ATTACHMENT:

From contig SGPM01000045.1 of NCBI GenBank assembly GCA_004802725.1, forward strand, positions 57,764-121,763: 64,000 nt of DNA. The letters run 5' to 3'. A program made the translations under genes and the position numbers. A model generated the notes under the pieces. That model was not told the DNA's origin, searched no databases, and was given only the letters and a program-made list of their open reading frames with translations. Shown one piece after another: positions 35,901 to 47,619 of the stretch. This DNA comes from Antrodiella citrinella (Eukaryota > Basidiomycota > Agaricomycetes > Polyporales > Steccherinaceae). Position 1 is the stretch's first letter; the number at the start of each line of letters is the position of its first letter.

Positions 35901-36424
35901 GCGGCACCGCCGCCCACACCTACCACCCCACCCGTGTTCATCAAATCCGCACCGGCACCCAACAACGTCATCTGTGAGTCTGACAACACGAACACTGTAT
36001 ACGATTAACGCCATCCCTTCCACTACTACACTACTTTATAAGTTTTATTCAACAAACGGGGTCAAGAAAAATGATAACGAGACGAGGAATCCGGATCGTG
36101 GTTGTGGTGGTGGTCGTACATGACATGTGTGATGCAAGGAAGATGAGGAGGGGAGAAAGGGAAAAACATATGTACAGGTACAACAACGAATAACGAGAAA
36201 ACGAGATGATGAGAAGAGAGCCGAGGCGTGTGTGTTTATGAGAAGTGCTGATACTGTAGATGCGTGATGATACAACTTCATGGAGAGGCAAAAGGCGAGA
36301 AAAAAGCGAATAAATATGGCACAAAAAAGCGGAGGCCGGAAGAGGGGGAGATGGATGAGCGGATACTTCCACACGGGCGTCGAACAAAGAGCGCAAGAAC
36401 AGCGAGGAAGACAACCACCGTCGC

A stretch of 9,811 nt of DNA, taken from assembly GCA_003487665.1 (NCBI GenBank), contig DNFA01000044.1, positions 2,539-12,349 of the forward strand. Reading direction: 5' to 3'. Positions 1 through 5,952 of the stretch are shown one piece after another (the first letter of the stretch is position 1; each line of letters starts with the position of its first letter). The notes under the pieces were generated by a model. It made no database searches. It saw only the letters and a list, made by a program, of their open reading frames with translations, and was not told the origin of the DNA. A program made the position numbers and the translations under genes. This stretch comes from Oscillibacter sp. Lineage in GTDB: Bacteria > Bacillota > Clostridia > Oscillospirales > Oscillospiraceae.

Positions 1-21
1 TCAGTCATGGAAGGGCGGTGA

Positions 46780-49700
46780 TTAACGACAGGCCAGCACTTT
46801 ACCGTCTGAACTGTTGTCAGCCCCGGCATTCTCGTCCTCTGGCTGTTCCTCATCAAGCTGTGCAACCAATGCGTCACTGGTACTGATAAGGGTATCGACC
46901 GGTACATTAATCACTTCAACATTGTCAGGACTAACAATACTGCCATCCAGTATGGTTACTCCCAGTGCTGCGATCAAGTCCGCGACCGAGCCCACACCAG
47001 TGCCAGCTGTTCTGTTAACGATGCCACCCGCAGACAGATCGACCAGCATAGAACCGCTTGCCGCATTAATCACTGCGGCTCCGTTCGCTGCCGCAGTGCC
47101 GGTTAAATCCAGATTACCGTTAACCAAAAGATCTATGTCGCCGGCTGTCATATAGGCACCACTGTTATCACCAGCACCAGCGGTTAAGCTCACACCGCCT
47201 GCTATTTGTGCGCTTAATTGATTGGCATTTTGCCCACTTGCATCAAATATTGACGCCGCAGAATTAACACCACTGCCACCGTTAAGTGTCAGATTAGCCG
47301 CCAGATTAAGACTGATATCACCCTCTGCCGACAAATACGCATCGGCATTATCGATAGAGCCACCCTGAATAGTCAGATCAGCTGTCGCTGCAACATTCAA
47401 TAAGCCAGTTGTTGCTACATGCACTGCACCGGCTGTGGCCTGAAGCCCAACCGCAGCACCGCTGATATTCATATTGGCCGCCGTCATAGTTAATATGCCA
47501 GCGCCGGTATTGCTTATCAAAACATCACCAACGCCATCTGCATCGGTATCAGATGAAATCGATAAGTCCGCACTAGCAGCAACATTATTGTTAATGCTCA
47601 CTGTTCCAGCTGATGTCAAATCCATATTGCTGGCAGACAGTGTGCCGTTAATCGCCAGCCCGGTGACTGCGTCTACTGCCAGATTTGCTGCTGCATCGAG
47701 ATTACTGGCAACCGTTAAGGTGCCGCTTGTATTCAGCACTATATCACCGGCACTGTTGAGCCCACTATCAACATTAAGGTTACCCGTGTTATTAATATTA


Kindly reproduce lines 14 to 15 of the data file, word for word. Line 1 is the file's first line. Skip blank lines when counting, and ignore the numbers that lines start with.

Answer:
46801 ACCGTCTGAACTGTTGTCAGCCCCGGCATTCTCGTCCTCTGGCTGTTCCTCATCAAGCTGTGCAACCAATGCGTCACTGGTACTGATAAGGGTATCGACC
46901 GGTACATTAATCACTTCAACATTGTCAGGACTAACAATACTGCCATCCAGTATGGTTACTCCCAGTGCTGCGATCAAGTCCGCGACCGAGCCCACACCAG